The Essential Eddie Money

by: Eddie Money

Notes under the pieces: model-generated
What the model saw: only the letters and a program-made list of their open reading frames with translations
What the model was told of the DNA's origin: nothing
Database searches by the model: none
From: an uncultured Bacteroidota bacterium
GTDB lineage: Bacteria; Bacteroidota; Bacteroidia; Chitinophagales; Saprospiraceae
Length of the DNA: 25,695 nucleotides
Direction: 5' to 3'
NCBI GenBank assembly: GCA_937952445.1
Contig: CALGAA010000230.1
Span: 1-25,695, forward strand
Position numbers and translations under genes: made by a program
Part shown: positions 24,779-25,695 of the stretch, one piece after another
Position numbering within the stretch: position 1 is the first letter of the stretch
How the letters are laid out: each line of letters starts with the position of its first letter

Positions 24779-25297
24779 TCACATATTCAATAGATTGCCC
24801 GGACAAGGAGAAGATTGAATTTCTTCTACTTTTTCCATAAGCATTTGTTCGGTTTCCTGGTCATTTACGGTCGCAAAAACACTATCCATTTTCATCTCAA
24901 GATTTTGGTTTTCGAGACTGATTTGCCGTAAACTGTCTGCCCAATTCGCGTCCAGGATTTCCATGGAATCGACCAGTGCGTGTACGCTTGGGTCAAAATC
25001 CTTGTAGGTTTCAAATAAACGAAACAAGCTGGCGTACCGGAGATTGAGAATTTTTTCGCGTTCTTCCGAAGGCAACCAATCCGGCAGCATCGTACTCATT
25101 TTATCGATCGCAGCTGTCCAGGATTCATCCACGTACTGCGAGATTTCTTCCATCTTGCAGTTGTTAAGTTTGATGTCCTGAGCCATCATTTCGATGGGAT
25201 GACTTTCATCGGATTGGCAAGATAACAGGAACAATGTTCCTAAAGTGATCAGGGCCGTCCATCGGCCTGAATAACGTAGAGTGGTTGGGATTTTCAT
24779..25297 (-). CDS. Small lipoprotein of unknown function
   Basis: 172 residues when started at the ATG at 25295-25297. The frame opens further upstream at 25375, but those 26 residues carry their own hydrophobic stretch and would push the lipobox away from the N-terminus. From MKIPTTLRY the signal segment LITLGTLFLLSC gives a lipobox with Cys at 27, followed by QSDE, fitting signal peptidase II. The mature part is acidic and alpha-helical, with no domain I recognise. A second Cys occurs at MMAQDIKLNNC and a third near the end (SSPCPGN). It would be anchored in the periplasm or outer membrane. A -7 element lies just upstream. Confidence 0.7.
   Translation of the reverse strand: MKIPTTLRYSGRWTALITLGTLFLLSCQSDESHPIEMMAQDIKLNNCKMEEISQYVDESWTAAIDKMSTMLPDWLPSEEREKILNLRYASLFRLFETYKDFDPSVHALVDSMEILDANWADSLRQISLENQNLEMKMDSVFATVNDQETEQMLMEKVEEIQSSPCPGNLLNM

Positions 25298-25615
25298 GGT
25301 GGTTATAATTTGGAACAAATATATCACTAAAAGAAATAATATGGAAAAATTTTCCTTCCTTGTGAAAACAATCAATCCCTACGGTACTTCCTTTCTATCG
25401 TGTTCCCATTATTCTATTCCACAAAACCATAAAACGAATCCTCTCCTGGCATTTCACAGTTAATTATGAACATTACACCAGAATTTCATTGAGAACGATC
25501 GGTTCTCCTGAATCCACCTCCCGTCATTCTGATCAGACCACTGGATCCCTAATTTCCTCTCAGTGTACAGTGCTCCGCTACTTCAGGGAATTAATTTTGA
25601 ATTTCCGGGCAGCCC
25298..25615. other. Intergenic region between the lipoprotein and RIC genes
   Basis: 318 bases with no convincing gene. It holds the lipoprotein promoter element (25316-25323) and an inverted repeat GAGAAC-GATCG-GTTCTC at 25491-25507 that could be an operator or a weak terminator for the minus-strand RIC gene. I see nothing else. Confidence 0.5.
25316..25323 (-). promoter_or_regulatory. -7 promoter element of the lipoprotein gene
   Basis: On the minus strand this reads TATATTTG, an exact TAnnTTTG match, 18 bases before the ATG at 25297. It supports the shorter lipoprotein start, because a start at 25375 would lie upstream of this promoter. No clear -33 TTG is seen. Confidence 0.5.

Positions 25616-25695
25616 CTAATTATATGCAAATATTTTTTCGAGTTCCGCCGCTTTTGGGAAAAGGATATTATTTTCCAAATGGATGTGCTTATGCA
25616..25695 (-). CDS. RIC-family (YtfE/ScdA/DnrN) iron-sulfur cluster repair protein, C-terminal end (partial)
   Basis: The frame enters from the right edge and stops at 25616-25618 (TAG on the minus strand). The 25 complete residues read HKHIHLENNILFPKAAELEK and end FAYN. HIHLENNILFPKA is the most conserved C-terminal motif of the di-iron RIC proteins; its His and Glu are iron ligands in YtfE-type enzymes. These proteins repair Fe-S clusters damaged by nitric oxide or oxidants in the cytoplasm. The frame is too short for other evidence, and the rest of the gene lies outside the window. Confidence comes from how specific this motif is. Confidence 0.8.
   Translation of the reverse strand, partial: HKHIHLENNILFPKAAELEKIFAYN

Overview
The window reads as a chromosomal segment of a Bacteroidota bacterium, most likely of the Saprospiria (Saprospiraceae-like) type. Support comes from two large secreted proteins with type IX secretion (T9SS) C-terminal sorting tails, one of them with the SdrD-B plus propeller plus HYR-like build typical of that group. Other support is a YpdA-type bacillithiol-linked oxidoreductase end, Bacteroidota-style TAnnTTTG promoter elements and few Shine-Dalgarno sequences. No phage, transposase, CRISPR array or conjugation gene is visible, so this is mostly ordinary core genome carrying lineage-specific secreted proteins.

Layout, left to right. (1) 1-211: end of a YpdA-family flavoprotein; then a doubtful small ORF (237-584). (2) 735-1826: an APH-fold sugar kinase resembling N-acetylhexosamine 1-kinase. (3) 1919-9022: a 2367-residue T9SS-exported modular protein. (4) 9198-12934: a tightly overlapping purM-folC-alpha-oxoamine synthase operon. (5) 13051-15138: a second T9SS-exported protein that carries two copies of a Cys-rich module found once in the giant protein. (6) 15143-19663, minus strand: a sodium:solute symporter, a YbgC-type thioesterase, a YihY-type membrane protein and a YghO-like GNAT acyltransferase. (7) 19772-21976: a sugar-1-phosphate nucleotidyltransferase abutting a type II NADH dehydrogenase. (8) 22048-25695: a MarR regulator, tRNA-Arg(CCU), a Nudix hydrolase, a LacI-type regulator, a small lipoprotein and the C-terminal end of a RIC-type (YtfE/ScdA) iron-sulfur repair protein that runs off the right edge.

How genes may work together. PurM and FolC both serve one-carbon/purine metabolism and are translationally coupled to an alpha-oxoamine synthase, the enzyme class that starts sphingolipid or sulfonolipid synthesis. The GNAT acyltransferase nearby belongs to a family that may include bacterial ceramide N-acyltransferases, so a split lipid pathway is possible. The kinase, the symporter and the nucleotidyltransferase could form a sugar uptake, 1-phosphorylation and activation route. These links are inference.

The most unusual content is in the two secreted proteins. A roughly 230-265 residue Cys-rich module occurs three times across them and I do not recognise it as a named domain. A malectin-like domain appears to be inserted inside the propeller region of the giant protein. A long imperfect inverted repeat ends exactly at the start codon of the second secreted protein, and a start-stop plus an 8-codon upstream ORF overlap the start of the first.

Eddie Money was never the flashiest rocker around. He looked like what he was, a regular guy who quit the N.Y.C. Police Academy to try to be a rock star. Take a look at the photos in the booklet of this career retrospective; when Money tried to look sexy, he simply ended up looking dorky. He didn't have the greatest voice either, sort of a regular Joe growl without much range. What he did have, however, were great songs and a tough, no-nonsense sound that made him an album rock radio fixture for much of the late '70s and early '80s. He also did the almost unthinkable for rock & roll and made a comeback. After a few weak albums in the mid-'80s that had people writing him off completely, he returned and hit the charts and airwaves even harder. This 15-track collection, The Essential Eddie Money, almost lives up to its title. It delivers one knockout blow after another, one AOR radio staple after another, until you are left shaking your head in wonderment. Beginning with the one-two punch of "Two Tickets to Paradise" and "Baby Hold On," continuing with the killer album rock radio hits of "Trinidad," the amazing "Shakin'," and the ultra-poppy "I Think I'm in Love," Money's best five songs of the late '70s/early '80s stand up admirably next to any other artist of the era and still sound vital and alive in today's rock climate. The songs that weren't hits, like the strutting "No Control" and the country-rock-styled "Gimme Some Water," are nowhere close to being filler and are quite enjoyable too. His comeback songs from 1986, "Take Me Home Tonight" and "I Wanna Go Back," add layers of studio gloss to Money's clean and unadorned sound and lean more toward the pop side of pop/rock, but don't suffer for the change in approach. And no one can argue that the moment when Ronnie Spector breaks in with part of "Be My Baby" on "Take Me Home Tonight" isn't one of the coolest, most heartwarming moments in recorded rock history. His last hit, "Walk on Water" from 1988, is a big synth-dominated rock ballad that had Money going out in style. The last three songs are best skipped over as they are extremely weak and, in the case of "There Will Never Be Another You" (featuring the always questionable Boney James on sax), downright cheesy. If you can ignore those last three songs, this is a perfect collection of one of the great unsung rockers of any era. ~ Tim Sendra

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